A brief description, about 3 sentence
The massive gains in sensitivity that MIRI will achieve, compared to current and planned mid-infrared instruments, are primarily due to the large (25 m2) collecting area and the cold (40 K) radiative environment provided by the JWST. When compared to ground-based observatories, the absence of atmospheric absorption bands and thermal emission from both the atmosphere and telescope makes JWST more than competitive even with the 30 and 40-m class telescopes now being planned.
At the short wavelength end of MIRI’s spectral range around 5 μm, the remaining radiative background signal is dominated by emission from the zodiacal dust concentrated in the ecliptic plane; longward of 17 μm or so, stray light from the observatory sunshield and the thermal emission of the telescope optics become dominant.
For the purposes of sensitivity modeling, we represent the backgrounds by the sum of six gray-body emission spectra, whose emissivities and effective temperatures are listed in table 1, with spectral energy distributions plotted in Figure 1, where the background spectrum is seen to rise steeply across MIRI’s spectral range.
Components A and B in Table 1 are fits to the scattered and emissive components of the zodiacal dust spectrum toward the celestial north pole (Wright 1998), scaled by a factor of 1.2 to be representative of typical pointing scenarios. Components C–F are derived from a fit to a detailed straylight model of the observatory background (Lightsey & Wei 2012), such that in- dividual terms should not be identified as being physically representative of any specific observatory subsystem. This particular model gives a total of 188 MJy sr-1 at 20 μm, just under the second-level requirement of 200 MJy sr-1.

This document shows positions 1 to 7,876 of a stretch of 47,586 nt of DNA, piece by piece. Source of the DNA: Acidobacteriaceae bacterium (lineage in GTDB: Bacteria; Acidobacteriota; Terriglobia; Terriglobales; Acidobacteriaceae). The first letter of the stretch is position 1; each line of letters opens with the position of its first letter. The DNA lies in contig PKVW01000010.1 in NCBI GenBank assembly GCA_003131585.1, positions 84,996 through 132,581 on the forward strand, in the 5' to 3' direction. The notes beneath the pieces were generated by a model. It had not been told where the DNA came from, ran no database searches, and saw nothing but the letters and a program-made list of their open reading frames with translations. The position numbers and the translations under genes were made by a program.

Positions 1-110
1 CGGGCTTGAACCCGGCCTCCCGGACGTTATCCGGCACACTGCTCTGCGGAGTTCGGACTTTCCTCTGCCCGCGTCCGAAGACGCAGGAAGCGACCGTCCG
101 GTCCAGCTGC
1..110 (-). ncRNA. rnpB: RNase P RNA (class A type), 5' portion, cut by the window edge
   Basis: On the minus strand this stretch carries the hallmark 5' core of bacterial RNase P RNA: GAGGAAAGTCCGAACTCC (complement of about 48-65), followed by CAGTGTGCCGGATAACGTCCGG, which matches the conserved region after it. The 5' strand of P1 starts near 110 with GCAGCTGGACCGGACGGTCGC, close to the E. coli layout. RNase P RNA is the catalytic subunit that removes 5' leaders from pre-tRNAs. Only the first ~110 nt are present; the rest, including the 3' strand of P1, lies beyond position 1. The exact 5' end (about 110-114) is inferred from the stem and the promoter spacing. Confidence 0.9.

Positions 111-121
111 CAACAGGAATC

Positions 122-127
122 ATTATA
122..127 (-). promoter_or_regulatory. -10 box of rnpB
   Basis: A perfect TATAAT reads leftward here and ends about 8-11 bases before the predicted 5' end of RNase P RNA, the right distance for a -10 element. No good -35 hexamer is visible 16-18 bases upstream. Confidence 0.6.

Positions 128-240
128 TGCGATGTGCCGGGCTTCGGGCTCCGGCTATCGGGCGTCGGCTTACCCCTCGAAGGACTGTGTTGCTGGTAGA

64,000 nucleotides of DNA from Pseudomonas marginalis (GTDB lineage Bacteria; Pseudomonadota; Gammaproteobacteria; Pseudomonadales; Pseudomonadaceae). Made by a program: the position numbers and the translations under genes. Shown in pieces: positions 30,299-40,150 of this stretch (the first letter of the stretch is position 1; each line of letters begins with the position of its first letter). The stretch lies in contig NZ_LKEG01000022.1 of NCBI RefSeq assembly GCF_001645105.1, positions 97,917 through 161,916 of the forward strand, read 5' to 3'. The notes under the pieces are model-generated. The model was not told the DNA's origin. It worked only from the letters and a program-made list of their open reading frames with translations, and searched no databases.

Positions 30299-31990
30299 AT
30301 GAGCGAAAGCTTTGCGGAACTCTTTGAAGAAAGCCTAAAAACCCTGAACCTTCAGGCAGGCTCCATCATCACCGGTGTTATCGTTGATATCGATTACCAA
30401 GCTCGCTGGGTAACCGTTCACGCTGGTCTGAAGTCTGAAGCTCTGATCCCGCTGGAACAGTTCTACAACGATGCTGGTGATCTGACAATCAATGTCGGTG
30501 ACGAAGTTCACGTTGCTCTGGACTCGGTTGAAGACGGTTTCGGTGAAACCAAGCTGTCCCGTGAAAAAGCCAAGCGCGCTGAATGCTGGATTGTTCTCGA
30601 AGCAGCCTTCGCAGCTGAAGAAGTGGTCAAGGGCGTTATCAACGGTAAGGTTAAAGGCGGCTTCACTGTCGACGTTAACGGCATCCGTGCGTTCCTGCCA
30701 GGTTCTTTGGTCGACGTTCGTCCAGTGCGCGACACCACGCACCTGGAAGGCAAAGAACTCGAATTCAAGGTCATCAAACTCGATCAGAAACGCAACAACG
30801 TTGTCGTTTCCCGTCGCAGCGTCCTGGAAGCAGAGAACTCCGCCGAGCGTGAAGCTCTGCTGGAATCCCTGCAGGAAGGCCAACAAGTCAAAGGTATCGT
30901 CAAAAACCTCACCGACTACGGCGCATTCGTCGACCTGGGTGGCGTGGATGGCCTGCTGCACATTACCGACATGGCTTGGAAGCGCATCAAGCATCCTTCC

To include the thermal background from the telescope, components A– F are summed together to give the background spec- trum that is plotted as the thick solid line labeled “TOTAL” in the figure below. As a contingency, we also show the result of doubling the current estimates of facility emission by adding an additional component (G in the table below) with the effect of increasing the back- ground flux at λ = 20 μm to 350 MJy steradian-1.
4.20 × 10-14
|B||4.30 × 10-8||270|
|C||3.35 × 10-7||133.8|
|D||9.70 × 10-5||71.0|
|E||1.72 × 10-3||62.0|
|F||1.48 × 10-2||51.7|
|G||1.31 × 10-4||86.7|
To interpret the figure below, it may be helpful to note that for the MIRI imager pixel scale of 0.11′′, the usable area of the JWST entrance pupil (Atel =25.03 m2) and the nominal transmission of the telescope optics up to the MIRI entrance focal plane (τ =0.88 at the start of the mission), a flux of 0.4 MJy sterad-1at λ =5 μm corresponds to 7.5 photon s-1pixel-1in a 1 μm passband. At λ =20 μm, a flux of 188 MJy sterad-1equates to 890 photon s-1pixel-1μm-1.
Background emission spectra used in MIRI sensitivity modeling. (Glass et al. 2015.)